After weeks of speculations and a three-day deadline set by the UAE for the Houthis to leave the port city, Yemeni forces backed by the Saudi-led coalition launched the offensive for Hodeidah on Wednesday, June 13. Dubbed Operation Golden Victory, it is the latest name given to the attempt to recapture the Red Sea coast from Houthi fighters, previously cast as Operation Golden Spear, and more recently Operation Red Thunder. Seizing the port of Hodeidah has been an official target of the Saudi-led coalition for at least a year, as the coalition believes that it will cut off a sizeable part of the Houthis’ income as well as their weapons supply.
The takeover of Hodeidah, however, is all but straightforward, as this battle is the first time that coalition-backed forces have attempted to retake such a large city from the Houthis. When they ousted Houthi and allied fighters from Aden and Taiz in 2015, anti-Houthi forces were defending urban centres that had never been in full control of the Houthis and their allies. By contrast, the Houthis have been in control of Hodeidah since its takeover in October 2014. This has prompted media to report about “the largest battle of the Yemen war” – as Hodeidah city houses 400,000 inhabitants and its direct surroundings another 200,000 (Reuters, 13 June 2018).
The coalition leadership – and in particular the UAE – believe that they can overcome this tactical challenge by outnumbering Houthi ground forces. Reports estimate that the number of coalition-backed troops varies between 21,000 and 26,500, while Houthi fighters are estimated between 2,000 and 5,000 (Mello & Knights, 15 May 2018; Reuters, 13 June 2018; Knights, 14 June 2018). Although most recent offensives on the Red Sea coast were led by the forces of Tareq Saleh (ACLED, 10 May 2018), Golden Victory is spearheaded by the 15,000-strong Giants Brigade, principally composed of Salafi and pro-independence southerners (Twitter, 12 June 2018; Twitter, 17 June 2018).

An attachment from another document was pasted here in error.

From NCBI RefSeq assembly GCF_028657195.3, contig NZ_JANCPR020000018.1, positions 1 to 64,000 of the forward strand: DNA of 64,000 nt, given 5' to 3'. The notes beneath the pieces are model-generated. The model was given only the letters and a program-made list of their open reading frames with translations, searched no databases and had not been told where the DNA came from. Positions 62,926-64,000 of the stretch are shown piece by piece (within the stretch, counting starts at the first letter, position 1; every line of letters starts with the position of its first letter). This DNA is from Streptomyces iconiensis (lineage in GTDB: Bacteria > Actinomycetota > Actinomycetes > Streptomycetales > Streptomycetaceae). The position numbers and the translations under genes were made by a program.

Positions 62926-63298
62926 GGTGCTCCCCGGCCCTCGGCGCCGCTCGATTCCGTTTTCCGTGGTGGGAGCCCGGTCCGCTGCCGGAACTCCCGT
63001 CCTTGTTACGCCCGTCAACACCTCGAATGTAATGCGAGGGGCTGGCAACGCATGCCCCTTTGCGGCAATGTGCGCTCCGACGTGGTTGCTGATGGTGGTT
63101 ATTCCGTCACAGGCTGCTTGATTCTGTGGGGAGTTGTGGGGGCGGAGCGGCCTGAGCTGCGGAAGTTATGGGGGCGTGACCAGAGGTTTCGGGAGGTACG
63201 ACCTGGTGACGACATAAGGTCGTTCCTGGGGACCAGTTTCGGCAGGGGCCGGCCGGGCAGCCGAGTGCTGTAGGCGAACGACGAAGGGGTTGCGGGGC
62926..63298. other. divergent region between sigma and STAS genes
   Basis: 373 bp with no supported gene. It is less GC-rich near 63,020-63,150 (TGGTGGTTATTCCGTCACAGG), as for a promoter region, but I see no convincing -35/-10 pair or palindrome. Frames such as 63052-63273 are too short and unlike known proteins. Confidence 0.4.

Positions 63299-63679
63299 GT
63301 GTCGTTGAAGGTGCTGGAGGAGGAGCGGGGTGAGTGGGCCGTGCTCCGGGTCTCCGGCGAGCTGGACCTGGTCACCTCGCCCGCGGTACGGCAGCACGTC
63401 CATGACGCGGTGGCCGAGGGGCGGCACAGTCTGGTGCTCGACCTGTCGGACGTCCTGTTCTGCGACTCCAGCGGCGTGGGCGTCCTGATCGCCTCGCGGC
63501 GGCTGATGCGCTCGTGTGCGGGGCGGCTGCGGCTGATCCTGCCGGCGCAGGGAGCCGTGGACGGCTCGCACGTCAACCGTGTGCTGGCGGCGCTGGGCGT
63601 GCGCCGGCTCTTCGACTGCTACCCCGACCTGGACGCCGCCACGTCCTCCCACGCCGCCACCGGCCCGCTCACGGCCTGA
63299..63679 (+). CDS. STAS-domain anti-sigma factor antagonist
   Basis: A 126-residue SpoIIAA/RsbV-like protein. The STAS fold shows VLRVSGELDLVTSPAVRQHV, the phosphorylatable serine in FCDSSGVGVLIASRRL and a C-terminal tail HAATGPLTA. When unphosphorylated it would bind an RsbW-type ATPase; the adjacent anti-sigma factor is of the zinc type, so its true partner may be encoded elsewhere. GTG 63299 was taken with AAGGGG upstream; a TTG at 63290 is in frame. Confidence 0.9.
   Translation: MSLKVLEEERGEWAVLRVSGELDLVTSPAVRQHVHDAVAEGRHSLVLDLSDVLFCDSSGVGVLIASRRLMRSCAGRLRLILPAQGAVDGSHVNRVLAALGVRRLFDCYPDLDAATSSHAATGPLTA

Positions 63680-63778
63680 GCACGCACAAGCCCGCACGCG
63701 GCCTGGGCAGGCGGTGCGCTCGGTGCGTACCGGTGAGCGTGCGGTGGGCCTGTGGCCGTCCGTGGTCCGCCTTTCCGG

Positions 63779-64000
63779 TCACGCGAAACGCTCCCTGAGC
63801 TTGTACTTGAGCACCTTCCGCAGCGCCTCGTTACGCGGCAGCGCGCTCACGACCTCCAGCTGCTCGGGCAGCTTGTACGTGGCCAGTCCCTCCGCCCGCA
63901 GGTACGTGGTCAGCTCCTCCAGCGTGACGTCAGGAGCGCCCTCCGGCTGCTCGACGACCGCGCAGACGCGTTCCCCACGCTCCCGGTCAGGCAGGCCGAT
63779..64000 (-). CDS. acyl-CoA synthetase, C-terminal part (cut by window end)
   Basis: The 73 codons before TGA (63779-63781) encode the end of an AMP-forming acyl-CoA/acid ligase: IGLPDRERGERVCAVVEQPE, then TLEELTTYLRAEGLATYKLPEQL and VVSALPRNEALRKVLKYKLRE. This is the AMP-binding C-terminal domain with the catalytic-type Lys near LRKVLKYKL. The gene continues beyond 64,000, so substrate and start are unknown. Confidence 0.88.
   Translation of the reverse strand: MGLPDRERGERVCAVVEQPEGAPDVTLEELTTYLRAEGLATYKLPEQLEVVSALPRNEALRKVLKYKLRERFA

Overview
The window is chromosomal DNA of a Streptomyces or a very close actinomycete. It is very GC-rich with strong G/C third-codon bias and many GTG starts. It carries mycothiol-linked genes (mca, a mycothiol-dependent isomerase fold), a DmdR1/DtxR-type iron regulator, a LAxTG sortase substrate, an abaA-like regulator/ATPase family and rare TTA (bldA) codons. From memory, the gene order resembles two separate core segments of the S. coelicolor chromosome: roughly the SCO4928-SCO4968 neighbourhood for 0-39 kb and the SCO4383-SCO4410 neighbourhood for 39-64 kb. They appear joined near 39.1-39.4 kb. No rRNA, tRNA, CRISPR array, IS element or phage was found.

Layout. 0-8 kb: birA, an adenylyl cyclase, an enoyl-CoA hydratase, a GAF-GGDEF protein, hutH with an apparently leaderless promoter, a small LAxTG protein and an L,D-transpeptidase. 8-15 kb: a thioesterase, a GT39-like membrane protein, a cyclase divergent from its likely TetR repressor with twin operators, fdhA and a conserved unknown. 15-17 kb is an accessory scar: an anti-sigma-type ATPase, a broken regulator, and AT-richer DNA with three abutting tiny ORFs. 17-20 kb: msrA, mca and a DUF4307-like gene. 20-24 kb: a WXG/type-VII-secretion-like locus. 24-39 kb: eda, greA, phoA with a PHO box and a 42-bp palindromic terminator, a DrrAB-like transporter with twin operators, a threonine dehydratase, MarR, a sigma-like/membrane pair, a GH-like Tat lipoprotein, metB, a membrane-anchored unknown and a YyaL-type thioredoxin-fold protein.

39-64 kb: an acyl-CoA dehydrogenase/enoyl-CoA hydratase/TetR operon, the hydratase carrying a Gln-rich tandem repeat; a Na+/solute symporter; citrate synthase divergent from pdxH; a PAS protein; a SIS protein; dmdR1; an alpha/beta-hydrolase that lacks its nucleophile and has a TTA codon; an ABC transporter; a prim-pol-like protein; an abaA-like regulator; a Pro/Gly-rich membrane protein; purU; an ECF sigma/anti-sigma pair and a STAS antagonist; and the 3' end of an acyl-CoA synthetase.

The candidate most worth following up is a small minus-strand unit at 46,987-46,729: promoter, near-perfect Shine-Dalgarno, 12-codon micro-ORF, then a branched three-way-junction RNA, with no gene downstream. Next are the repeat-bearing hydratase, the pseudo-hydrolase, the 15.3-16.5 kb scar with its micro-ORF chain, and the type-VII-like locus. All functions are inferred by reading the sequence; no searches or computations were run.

The international community and several NGOs have expressed serious concerns about the humanitarian consequences of the campaign and, more specifically, of an urban battle in Hodeidah (among others, see Human Rights Watch, 15 June 2018 and the All-Party Parliamentary Group for Yemen, 22 May 2018). The Saudi-led coalition responded to these claims by stating that the goal of the operation is to overtake the airport and to reach its port by circling around the eastern part of the city, while cutting off the Hodeidah-Sana’a supply route (see figure below). Coalition spokesman Turki al-Malki explicitly pledged to “not fight a street war with the Houthis in Hodeidah for the safety of civilians” (The New York Times, 13 June 2018).
However, as soon as they closed in on the airport area after nearly a week of fierce fighting, coalition-backed Yemeni forces reported that, in addition to moving eastwards in the direction of Al Matahin roundabout and the Kilu 16 area to cut off the Hodeidah-Sana’a supply route, they would also be moving towards Corniche Street in western Hodeidah (Twitter, 19 June 2018) (see figure above). If they attempt to reach the port by cutting through the city — and therefore engaging in urban warfare — it will be difficult to avoid civilian casualties, which have already been reported as a result of both Houthi shelling and Saudi-led coalition airstrikes on the city (Twitter, 19 June 2018; Twitter, 19 June 2018). Civilians continue to also be in danger from the large number of landmines that Houthis have laid around the city to slow the progress of anti-Houthi forces, while reportedly stockpiling food and fuel in the city in the event of an offensive since late 2016 (International Crisis Group, 11 June 2018) (for more on the Houthi use of landmines, see this recent piece from ACLED).
Although the UAE’s State Minister for Foreign Affairs Anwar Gargash has reiterated the willingness of the coalition “to protect the flow of humanitarian aid and to protect civilians” (Al Yaman al Araby, 19 June 2018), protracted urban fighting may significantly increase the human costs in this battle for Hodeidah.
Find an explanation of ACLED’s methodology for monitoring the conflict in Yemen here.